Equal Justice: Not Equal, Not Justice
Was His Suspension Justified?
The Scales of Justice
One human being fires a handgun point-blank into the heart of another ... causing fatal injuries. The gunman is arrested, tried by his peers and convicted.
In this scenario, Americans would differ significantly on the question of capital punishment, but few would disagree with the premise that the gunman should receive equal justice under the law.
Capital punishment? Life in prison with no chance of parole? Or, 25 years to life, with or without eligibility for parole after 20 or 25 years?
What would be a fair sentence? Who should make the decision -- a judge? Parole Board? Governor?
What about mitigating circumstances? What if the "gunman" were a woman? A 9-year-old boy? A 21-year-old "punk" with a long criminal record? An 85-year-old cancer ridden man in a nursing home? A prison inmate?
Good questions, perhaps; but, really, are there any good answers? How much thought does "the system" give to these questions -- or to questions of equal import on other, similarly complex, controversial matters?
The answer: Very little!
What thought, what consideration is given to these questions? By whom?
Hit Or Miss Legislation?
Lawmakers on occasion specify punishment in legislation, often on a hit-or-miss basis, sometimes leaving judges some "flexibility." At times, as in New York Gov. Nelson Rockefeller's drug laws, mandatory sentencing is ordered, eliminating any such flexibility.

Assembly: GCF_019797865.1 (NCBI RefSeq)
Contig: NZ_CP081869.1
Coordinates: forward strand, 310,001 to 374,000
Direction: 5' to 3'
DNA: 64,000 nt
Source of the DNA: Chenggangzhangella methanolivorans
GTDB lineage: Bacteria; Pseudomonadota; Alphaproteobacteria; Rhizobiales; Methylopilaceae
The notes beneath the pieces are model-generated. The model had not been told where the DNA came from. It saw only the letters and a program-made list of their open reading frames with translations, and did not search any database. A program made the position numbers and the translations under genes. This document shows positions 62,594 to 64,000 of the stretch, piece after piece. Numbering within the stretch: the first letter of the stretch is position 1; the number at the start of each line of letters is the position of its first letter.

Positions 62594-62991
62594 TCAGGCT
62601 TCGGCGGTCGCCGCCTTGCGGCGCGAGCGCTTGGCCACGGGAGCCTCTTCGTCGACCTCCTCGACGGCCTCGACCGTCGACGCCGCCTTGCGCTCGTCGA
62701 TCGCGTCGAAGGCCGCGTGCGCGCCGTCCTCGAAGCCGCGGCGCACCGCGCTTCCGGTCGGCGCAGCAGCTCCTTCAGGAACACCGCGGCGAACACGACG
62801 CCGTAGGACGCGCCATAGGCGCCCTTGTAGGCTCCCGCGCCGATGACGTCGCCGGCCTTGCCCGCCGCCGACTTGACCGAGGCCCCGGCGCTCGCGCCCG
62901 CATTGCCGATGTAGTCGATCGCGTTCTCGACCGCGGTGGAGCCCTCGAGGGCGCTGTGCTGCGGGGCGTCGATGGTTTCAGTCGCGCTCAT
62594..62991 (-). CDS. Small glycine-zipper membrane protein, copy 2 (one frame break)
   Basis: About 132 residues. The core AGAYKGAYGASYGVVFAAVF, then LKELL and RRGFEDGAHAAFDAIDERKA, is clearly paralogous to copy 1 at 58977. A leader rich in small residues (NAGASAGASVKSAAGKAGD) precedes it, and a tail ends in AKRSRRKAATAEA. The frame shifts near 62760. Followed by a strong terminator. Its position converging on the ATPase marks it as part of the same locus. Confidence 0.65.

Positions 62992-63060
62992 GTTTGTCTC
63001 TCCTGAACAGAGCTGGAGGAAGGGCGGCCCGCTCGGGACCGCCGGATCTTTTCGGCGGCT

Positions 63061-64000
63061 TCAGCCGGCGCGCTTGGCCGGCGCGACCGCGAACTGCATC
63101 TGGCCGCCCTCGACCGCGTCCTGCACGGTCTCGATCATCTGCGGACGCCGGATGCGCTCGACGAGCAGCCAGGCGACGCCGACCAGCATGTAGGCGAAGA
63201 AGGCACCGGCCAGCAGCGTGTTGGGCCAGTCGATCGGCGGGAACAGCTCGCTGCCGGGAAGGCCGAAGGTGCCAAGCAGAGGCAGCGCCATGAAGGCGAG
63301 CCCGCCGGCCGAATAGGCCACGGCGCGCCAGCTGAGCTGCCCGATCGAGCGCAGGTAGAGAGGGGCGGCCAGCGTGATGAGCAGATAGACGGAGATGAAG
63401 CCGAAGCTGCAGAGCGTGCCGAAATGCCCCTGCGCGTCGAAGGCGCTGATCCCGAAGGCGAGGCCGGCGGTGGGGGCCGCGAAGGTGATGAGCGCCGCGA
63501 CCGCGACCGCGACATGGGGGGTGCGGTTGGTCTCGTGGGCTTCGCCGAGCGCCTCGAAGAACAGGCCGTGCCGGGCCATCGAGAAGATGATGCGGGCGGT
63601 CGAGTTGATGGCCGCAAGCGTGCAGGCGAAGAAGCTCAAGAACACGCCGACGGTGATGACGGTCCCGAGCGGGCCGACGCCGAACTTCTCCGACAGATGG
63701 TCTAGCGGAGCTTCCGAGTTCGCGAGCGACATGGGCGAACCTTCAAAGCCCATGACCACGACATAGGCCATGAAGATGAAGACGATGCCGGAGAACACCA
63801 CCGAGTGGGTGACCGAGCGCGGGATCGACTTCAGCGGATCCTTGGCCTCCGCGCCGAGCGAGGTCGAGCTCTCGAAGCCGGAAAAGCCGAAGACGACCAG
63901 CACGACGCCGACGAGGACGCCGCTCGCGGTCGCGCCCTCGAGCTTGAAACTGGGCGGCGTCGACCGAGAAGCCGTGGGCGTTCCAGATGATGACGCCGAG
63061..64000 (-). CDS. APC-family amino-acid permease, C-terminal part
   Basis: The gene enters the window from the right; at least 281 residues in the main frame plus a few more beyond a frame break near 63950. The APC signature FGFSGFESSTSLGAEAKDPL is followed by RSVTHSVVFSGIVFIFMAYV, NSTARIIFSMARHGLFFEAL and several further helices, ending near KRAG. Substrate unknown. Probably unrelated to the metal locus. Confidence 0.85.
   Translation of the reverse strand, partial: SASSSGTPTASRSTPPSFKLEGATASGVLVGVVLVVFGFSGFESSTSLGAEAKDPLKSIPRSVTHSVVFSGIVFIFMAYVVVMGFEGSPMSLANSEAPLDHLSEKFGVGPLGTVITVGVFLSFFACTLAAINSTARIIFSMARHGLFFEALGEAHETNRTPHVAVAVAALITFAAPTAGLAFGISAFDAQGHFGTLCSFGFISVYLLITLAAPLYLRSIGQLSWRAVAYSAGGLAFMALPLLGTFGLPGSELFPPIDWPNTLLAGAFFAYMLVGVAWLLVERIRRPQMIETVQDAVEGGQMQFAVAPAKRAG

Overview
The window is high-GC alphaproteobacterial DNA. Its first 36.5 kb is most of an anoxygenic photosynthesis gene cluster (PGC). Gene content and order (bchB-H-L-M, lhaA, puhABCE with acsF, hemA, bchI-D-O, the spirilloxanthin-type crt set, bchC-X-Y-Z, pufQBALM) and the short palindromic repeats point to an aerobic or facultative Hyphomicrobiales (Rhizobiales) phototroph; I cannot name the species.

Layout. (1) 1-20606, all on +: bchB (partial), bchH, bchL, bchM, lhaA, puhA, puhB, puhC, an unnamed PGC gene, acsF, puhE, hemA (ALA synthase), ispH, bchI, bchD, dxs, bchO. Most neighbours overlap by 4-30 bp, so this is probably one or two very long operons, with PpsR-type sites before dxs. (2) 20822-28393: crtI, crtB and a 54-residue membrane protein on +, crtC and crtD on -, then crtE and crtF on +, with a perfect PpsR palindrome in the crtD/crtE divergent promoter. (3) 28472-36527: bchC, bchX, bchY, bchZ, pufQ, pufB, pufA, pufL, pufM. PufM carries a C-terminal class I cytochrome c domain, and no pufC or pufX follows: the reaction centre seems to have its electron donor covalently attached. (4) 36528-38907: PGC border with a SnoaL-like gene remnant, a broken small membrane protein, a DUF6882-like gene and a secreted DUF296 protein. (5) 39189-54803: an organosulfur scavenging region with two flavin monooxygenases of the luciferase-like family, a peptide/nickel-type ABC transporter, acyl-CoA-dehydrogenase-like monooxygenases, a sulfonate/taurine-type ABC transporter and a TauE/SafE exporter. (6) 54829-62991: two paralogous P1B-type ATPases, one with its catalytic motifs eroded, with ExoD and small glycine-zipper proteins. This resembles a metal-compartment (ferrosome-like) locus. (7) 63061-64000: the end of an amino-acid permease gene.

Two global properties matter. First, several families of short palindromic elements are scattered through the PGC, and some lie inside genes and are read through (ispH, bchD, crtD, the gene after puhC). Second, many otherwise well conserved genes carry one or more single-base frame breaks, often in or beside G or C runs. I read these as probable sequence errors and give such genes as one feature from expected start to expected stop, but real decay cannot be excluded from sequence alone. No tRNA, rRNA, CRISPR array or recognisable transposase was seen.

Crime and punishment has always been a complex subject, and it rarely has been administered well. The dungeons and torture chambers of earlier centuries have pretty much disappeared, but our society has a long way to go to reach an intelligent, fair and just solution to the problems we face today.
Capital Punishment Not the Answer
Capital punishment -- simultaneously barbaric, inhumane and ineffective -- is still advocated by large numbers of people. It is not, and never will be, the answer.
Neither is crowding large numbers of criminals into jails and prisons for varied numbers of months and years, releasing the majority of them into the population after long periods of nonproductive incarceration that aggravates, rather than improves, the social and economic skills that ex-cons need to become useful citizens -- that is, if anyone would give them a responsible job in the first place.
The question of how to handle crime and punishment goes beyond the justice system. The same kind of problem arises with discipline in our school systems, with recalcitrant children in dysfunctional families and with pilfering and drug use by the employees of some businesses.
Major league baseball has the same kind of problem.
The recent one-year suspension of New York Yankees designated hitter Darryl Strawberry, for instance. He was 37 when he failed a drug test in February; that's "old" for a baseball player. His one-year suspension likely means the end of his career. If he were 21, however, it would be little more than a bump along the way.
What's needed in order to find a workable solution to this whole problem is a far wider public debate on these issues.